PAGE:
“It’s best just to commit,” says cyclist Kim Deacon, discussing the art of riding the high-banked walls of velodromes. “You look up at the banked walls and you think there’s no way you’re going to be able to ride that thing. You crank it up and you hang on to the side of the track just by centrifugal force. It’s amazing.”
Velodromes are cycling tracks with 42-degree banked walls. They’re popular in Europe, but almost non-existent in the Southeast. That’s about to change.
Construction begins this month on the U.S. Cycling Center in Rock Hill, S.C., which will host world-class facilities for five different cycling disciplines on a 1,000-acre site situated on the edge of the Catawba River. The center will offer seven miles of singletrack, a permanent cyclocross track, a 1.5-mile paved criterium course, a BMX Supercross track, and a 250-meter concrete velodrome.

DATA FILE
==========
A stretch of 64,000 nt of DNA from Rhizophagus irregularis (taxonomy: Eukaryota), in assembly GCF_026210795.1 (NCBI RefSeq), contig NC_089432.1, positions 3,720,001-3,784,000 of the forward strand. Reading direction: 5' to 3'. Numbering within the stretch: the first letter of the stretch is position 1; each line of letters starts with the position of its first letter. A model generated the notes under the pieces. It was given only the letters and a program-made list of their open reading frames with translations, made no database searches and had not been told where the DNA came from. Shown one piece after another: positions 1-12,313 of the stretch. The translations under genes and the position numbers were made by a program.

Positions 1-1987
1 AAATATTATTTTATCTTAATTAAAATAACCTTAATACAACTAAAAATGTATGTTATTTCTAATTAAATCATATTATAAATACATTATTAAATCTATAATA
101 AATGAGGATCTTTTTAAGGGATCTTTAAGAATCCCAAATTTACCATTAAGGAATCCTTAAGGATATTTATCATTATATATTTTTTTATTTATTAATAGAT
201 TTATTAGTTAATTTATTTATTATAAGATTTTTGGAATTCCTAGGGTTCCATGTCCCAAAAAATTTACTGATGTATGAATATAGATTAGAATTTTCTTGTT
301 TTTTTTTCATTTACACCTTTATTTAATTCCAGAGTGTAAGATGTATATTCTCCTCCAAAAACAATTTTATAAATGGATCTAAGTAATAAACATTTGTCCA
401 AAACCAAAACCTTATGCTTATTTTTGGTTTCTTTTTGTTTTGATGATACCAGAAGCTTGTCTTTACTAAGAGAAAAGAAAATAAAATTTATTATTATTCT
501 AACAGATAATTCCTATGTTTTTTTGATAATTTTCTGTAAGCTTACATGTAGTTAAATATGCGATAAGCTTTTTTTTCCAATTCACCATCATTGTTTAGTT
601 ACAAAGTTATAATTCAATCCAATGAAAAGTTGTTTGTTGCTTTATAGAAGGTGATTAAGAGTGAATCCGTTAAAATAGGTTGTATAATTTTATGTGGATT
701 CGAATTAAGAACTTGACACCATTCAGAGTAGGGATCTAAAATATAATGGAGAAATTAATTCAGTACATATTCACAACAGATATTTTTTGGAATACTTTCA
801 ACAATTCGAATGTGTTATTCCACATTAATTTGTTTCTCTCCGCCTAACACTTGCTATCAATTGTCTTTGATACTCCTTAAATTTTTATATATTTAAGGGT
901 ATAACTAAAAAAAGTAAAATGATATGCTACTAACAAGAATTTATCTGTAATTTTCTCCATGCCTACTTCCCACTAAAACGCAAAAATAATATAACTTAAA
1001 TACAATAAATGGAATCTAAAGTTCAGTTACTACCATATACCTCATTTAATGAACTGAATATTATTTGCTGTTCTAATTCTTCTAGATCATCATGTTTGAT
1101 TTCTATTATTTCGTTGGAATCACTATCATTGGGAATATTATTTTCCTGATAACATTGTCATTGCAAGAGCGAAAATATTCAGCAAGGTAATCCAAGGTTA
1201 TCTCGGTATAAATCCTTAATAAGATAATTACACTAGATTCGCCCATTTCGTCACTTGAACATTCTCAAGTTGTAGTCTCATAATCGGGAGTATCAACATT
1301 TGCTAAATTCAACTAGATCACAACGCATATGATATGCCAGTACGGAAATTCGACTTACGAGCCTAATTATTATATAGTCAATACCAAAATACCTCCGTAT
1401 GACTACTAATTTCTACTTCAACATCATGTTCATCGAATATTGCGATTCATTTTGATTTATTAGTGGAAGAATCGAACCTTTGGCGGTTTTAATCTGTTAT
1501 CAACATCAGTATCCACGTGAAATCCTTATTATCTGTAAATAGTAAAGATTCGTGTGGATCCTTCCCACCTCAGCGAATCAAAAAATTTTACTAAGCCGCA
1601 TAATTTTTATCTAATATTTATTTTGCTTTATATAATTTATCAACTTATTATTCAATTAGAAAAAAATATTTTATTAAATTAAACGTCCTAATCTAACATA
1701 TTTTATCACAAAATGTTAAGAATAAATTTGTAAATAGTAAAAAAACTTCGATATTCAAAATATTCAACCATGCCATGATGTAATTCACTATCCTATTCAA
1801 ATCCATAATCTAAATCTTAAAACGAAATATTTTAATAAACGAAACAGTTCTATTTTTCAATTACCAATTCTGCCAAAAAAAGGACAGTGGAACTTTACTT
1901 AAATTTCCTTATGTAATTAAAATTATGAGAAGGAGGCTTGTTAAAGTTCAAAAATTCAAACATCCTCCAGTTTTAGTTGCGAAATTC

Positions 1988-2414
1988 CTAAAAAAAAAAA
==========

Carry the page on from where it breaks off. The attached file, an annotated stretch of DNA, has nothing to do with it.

“There’s nothing else like this in the country,” says Spencer Leudner, the co-founder of Cycling Center Partners, a citizen-based group supporting the project.
The city council of Rock Hill, located thirty minutes south of Charlotte, N.C., recently voted to move forward with the $5 million project using bonds from the recovery package, which they’ll pay back over several years through hospitality taxes. Rock Hill council members are convinced that a comprehensive cycling center will attract two-wheelers and their wallets.
According to current plans, the National Cycling Center will be the heart of a comprehensive housing and retail development on the riverside site. The proposed village and park will also include boat launches on the Catawba River, a piece of the growing Carolina Thread Trail, and a climbing wall.